As we seek to restore the wolf populations of North America, we need to find other ways of looking at wolves-- ways with as much resonance and power as the fairy tales we seek to supplant-- to help us come to be at peace with the natural world.


Tim and Leanne have been making their living together since 1990, performing in Vermont, New England, and points much further afield. In 2005, they were featured at Jonesborough's National Storytelling Festival and the Hudson Clearwater Revival; in 2006 they performed at the Toronto Storytelling Festival, then returned to Tennessee for a week as Tellers in Residence at the International Storytelling Center. Their other storytelling recordings include the ALA award-winning "World Tales Live at Bennington," and Tim's solo tape, Weatherbeard ("a rare thing, a tape you cannot upon any invocation of willpower resist listening to"-- SingOut!) They have also recorded two albums of Celtic music: The Water Kelpie and Sheefra.



to write a review

Fact and Fiction (UK storytelling magazine)

by Mark Steinhardt---

Some story CDs are merely a record—the preservation of a story for archives and source material—but this one is a pleasing programme in its own right, shaped to be enjoyed without, perhaps, ever seeing the performers who made it. The five tracks give the listener: music, story, music-and-story, story, music, so that the tales are nicely book-ended.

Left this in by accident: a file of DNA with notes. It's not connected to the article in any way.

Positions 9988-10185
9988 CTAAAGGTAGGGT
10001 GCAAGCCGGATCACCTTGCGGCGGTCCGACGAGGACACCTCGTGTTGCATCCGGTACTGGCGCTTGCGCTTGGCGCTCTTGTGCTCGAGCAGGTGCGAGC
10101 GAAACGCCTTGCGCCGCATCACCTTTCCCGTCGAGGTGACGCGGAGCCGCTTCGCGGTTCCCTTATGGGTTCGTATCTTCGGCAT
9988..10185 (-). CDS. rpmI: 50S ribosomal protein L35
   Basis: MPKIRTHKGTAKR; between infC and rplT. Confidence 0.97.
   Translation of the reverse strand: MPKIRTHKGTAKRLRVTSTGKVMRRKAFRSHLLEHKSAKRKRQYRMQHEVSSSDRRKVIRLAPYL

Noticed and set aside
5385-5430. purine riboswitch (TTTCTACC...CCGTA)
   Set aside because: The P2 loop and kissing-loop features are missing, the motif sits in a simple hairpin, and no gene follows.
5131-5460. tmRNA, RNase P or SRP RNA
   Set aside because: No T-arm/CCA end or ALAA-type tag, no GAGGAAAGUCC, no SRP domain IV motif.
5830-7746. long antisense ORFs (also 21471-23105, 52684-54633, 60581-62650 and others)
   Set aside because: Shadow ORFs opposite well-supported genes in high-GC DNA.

This is musical story-telling in a sense far deeper than the mere fluid intonation such an expression usually implies. The performers have taken the standard devices of music—rhythm, counterpoint, syncopation, pitch, volume, repetition—and used them to create finely dovetailed duets. This was utterly new to me and absolutely captivating.
These three wolf stories are best described as family entertainment and the fast, droll delivery was ideal. I would be very interested to hear whether and how they apply these techniques to more adult, serious and contemplative material. Jennings and Ponder are serious, thoughtful and highly deliberate practitioners and I look forward to hearing their other work.
For this reviewer we have here a class act, well-recorded in front of a live audience, every word audible. But don’t take my word for it! My grandchildren loved it _especially through headphones_ and found it happy, funny, and full of good characters and animal sounds. As someone who is beginning to dare to say, “I am a storyteller,” these are the sort of performers who demand that I raise my game.

Barre-Montpelier Times Argus

children's album adults can enjoy-- two of the best storytellers anywhere
Every year the Chinese calendar represents a different animal. This year it's the pig. But in central Vermont, this year will be the "Year of the Wolf." At least this is what Tim Jennings and Leanne Ponder hope with the release their new CD "Wolves!" They chose this past Wednesday, Jan. 3, as the official release date for their CD because it is the full moon, specifically, according to the Farmer's Almanac, "the full wolf moon."